Consumer Credit Definition – Credit & Debt
What Is Consumer Credit?
Consumer credit is personal debt taken on to purchase goods and services. A credit card is one form of consumer credit.
Although any type of personal loan could be labeled consumer credit, the term is usually used to describe unsecured debt that is taken on to buy everyday goods and services. It is not usually used to describe the purchase of a house, for example, which is considered a long-term investment and is usually purchased with a secured mortgage loan.
Consumer credit is also known as consumer debt.
[Important: The average American had a credit card balance of $5,700 in early 2019.]
Understanding Consumer Credit
Consumer credit is extended by banks, retailers, and others to enable consumers to purchase goods immediately and pay off the cost over time with interest. It is broadly divided into two classifications: installment credit and revolving credit.
Installment credit is used for a specific purpose and is issued at a defined amount for a set period of time. Payments are usually made monthly in equal installments. Installment credit is used for big-ticket purchases such as major appliances, cars, and furniture. Installment credit usually offers lower interest rates than revolving credit as an incentive to the consumer. The item purchased serves as collateral in case the consumer defaults.
Revolving credit, which includes credit cards, may be used for any purchase. The credit is "revolving" in the sense that the line of credit remains open and can be used up to the maximum limit repeatedly, as long as the borrower keeps paying a minimum monthly payment on time.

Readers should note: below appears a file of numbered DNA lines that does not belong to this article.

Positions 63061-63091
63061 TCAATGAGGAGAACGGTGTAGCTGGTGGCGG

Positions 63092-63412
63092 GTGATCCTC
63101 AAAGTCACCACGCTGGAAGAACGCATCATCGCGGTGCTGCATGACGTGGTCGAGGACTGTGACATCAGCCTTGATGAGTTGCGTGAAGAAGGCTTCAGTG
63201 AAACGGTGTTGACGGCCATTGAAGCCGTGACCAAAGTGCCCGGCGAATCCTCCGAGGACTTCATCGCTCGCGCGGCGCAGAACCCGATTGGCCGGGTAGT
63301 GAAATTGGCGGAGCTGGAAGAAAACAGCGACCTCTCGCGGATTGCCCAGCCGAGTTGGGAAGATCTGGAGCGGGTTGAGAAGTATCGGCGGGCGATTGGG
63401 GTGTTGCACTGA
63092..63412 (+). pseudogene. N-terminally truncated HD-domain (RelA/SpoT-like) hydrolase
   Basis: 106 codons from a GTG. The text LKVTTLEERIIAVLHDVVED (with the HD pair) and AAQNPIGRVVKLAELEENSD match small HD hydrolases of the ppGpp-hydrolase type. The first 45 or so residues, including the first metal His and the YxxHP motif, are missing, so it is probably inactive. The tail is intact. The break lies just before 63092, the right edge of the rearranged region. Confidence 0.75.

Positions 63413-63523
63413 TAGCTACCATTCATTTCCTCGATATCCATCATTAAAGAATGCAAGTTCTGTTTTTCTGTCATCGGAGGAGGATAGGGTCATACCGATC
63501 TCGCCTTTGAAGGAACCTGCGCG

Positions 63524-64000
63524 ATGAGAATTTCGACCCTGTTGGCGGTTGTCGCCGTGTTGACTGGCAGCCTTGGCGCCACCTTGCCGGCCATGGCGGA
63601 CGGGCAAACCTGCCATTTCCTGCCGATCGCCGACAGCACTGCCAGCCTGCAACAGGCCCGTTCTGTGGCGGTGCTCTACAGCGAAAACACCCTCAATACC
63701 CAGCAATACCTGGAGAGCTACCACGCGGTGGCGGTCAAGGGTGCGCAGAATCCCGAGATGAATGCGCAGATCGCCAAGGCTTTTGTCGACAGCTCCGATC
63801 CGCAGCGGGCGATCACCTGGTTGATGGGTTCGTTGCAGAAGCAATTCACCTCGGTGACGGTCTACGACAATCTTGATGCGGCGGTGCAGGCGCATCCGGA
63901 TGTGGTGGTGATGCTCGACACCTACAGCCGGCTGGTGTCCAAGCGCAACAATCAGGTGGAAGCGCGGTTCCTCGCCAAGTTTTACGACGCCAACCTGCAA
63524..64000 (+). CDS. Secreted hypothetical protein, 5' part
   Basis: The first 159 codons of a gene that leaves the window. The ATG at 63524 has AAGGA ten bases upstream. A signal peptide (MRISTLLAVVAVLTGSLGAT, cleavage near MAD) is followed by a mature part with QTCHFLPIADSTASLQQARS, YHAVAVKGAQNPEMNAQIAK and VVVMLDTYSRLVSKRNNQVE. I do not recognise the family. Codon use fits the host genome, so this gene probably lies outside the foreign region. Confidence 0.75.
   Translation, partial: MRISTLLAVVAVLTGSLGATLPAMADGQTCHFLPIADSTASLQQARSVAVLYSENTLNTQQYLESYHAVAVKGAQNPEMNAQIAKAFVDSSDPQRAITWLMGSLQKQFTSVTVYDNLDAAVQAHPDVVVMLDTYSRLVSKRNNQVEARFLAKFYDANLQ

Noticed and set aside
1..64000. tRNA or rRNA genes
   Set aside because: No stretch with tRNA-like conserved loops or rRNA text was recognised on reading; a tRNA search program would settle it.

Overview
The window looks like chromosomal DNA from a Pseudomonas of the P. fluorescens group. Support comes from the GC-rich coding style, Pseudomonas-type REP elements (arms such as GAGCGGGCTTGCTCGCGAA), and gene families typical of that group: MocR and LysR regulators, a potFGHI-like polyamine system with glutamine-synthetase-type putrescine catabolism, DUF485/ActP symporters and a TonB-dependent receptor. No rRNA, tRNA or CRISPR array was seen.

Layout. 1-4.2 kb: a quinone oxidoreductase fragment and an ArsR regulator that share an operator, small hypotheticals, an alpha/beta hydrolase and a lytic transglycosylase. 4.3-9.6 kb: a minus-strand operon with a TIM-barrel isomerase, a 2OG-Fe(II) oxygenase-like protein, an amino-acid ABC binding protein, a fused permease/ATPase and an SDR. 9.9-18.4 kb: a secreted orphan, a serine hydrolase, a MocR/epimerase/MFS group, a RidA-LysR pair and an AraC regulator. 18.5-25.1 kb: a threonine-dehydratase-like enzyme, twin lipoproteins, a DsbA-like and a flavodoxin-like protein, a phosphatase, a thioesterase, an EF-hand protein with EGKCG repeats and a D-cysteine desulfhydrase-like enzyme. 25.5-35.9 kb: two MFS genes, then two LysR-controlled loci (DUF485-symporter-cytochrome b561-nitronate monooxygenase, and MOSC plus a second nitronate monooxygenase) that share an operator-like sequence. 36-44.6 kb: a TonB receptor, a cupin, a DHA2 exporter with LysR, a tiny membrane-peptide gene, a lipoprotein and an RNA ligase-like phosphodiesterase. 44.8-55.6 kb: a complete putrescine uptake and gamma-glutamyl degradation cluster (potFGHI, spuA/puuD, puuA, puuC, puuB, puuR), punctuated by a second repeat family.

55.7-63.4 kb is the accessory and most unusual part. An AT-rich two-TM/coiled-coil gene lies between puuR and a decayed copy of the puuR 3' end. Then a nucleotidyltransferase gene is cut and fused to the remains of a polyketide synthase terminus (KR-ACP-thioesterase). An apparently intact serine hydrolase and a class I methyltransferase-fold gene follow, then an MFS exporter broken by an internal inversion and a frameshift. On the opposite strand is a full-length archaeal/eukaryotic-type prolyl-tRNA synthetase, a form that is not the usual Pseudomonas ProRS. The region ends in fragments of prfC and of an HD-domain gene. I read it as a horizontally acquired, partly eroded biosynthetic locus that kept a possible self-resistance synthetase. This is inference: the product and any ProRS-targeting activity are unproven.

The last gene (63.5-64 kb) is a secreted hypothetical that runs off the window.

It may, in fact, never be paid off in full as the consumer pays the minimum and allows the remaining debt to accumulate interest from month to month. Revolving credit is available at a high interest rate because it is not secured by collateral.
- Installment credit is used for a specific purpose and is issued for a set period of time.
- Revolving credit is an open-ended loan that may be used for any purchase.
- The disadvantage of revolving credit is the cost to those who fail to pay off their entire balances every month and continue to accrue additional interest charges.
- The average American had a credit card balance of $5,700 as of early 2019.
Consumer credit use reflects the portion of a family or individual's spending that goes to goods and services that depreciate quickly. It includes necessities such as food and discretionary purchases such as cosmetics or dry cleaning services.
Consumer credit use from month to month is closely measured by economists because it is considered an indicator of economic growth or contraction. If consumers overall are willing to borrow and confident they can repay their debts on time, the economy gets a boost. If consumers cut back on their spending, they are indicating concerns about their own financial stability in the near future. The economy will contract.
Advantages of Consumer Credit
Consumer credit allows consumers to get an advance on income to buy products and services. In an emergency, such as a car breakdown, that can be a lifesaver. Because credit cards are relatively safe to carry, America is increasingly becoming a cashless society in which people routinely rely on credit for purchases large and small.
Revolving consumer credit is a highly lucrative industry. Banks and financial institutions, department stores, and many other businesses offer consumer credit.
Disadvantages of Consumer Credit
The main disadvantage of using revolving consumer credit is the cost to consumers who fail to pay off their entire balances every month and continue to accrue additional interest charges from month to month. The average annual percentage rate on new offers of credit cards was 19.24% as of April 2019. Department store credit cards averaged 25.74%. A single late payment can boost the cardholder's interest rate even higher.
In early 2019, the average American had a credit card balance of $5,700, according to Federal Reserve data. Overall, Americans owed a total of $1.04 trillion to credit card issuers.